Editorial June 1998 Issue

What’s Best for Dogs?

You’ll find it in the pages of The Whole Dog Journal.

There doesn’t seem to be any limit to what people will do for their canine companions. I’ve heard stories about people paying hundreds of dollars for oil portraits of their dogs, thousands of dollars to put braces on their dogs’ teeth, and millions of dollars for a building dedicated in their deceased dog’s memory. Why have we become so dog crazy?

The results of a survey of North American pet owners were published recently by the American Animal Hospital Association. Their numbers confirmed the fact that dogs are climbing the family tree. To wit:

• 76 percent of respondents feel guilty when leaving their pet at home.

• 41 percent of pet owners take their dog on vacation with them; 61 percent include them in holiday celebrations.

• 18 percent have provisions for their animals in their wills.

Why do we care so much?

It’s got to be because they do.

As a species, dogs give and give and give. Faced with such constant love and generosity, most people – whole people – can’t help but come around to their example.

I subscribe to a service that sends me stories about dogs in the news. Every day I read articles about dogs that have made a difference in the lives of the people around them.

Some of them are ordinary friendly dogs like Twiggy, a young Beagle mix and the delight of six mentally disabled women who live together in a group home in Lauderhill, Florida. The residents happily share the responsibility of caring for Twiggy, taking turns walking and feeding her. Twiggy joins them on the couch, treats them to plenty of doggy smooches and attends “family” meetings. It’s easy for disabled people to get accustomed to being taken care of, say their counselors, whereas caring for another living being has motivated the women to start taking better care of themselves and their home, at least partly so they can spend more time with Twiggy.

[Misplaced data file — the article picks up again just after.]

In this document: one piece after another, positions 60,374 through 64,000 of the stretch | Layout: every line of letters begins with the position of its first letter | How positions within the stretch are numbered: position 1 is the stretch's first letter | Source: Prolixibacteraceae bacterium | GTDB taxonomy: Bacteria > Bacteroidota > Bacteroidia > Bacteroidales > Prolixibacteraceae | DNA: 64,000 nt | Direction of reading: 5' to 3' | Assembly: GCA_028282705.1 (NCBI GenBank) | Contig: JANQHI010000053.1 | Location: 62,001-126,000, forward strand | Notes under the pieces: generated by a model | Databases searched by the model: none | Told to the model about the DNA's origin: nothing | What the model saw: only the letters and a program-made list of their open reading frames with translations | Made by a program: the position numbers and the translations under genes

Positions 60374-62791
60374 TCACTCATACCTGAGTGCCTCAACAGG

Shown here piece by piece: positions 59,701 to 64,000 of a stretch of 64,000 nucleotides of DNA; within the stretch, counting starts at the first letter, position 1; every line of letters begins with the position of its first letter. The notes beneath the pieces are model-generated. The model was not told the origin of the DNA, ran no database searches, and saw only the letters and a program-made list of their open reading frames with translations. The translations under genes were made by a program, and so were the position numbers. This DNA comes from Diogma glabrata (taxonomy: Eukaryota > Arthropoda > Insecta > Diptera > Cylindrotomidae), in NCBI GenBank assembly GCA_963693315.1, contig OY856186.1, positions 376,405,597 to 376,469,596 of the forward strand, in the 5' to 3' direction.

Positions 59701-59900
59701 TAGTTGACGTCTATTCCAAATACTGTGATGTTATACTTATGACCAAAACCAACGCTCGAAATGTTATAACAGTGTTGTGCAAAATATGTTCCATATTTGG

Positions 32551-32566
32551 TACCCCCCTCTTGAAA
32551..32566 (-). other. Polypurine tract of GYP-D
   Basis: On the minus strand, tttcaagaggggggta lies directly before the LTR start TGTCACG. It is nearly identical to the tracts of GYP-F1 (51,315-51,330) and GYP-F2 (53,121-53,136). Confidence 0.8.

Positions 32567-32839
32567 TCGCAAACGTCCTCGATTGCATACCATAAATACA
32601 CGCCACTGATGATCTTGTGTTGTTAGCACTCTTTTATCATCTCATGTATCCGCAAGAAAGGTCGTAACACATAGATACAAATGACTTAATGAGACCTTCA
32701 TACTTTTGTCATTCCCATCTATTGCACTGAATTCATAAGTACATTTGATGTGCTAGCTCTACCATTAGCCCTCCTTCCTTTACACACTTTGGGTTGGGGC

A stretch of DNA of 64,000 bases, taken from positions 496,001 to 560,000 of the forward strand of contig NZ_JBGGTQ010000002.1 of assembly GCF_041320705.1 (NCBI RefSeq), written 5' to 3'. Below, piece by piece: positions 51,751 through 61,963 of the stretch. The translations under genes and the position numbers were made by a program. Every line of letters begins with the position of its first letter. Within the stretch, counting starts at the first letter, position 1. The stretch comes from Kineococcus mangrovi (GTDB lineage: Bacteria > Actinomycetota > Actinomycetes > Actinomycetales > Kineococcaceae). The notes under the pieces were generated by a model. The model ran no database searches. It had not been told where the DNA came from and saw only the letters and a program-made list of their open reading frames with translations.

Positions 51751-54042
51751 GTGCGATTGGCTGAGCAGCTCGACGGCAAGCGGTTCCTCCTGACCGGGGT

Some dogs, like Chocolate Chip, a 10-month-old Dalmatian, bring special abilities to the relationship. Chip was trained to warn her people about a family member’s impending epileptic seizures. In her first week on the job at the home of Shanna Wilson, a five-year-old girl living in Statesville, Tennessee, Chip alerted Shanna’s mother to an impending seizure, so she was ready to assist Shanna.

Witness Luke, a three-year-old Golden Retriever in Minneapolis, Minnesota who searches for people who wander away from home. Luke was especially trained to search in big-city settings after a relative of his owner was diagnosed with Alzheimer’s. “He gets so excited when he finds somebody,” says his owner, Twin Cities veterinarian Mary McCormick. “I don’t think there’s anything that makes him happier.”

I read about these dogs, and I think about Rupe, my own devoted canine companion, who faithfully follows me from room to room all day long, spending long, boring stretches under my computer table. Try as I might, I can’t explain why the relationship between dogs and humans is so strong, any more than I can articulate why Rupe and I are so bonded.

All I know is, with a nudge of his nose under my elbow, at least 20 times a day, Rupe reminds me he’s there if I need him.

And I find that I do!

Here’s the bottom line: Dogs don’t need running water in their dog houses or diamond-studded collars. They just need us to be there. And what better way to “be there” for our companion animals than to equip ourselves with the knowledge and understanding necessary to take optimal care of them? The simple ideas and techniques described in each monthly issue of The Whole Dog Journal will help you prevent disease from occurring, or stamp it out if our best efforts at health maintenance fails. Knowledge, understanding, awareness, sensitivity: They really are the best things you can give your dog.

-By Nancy Kerns

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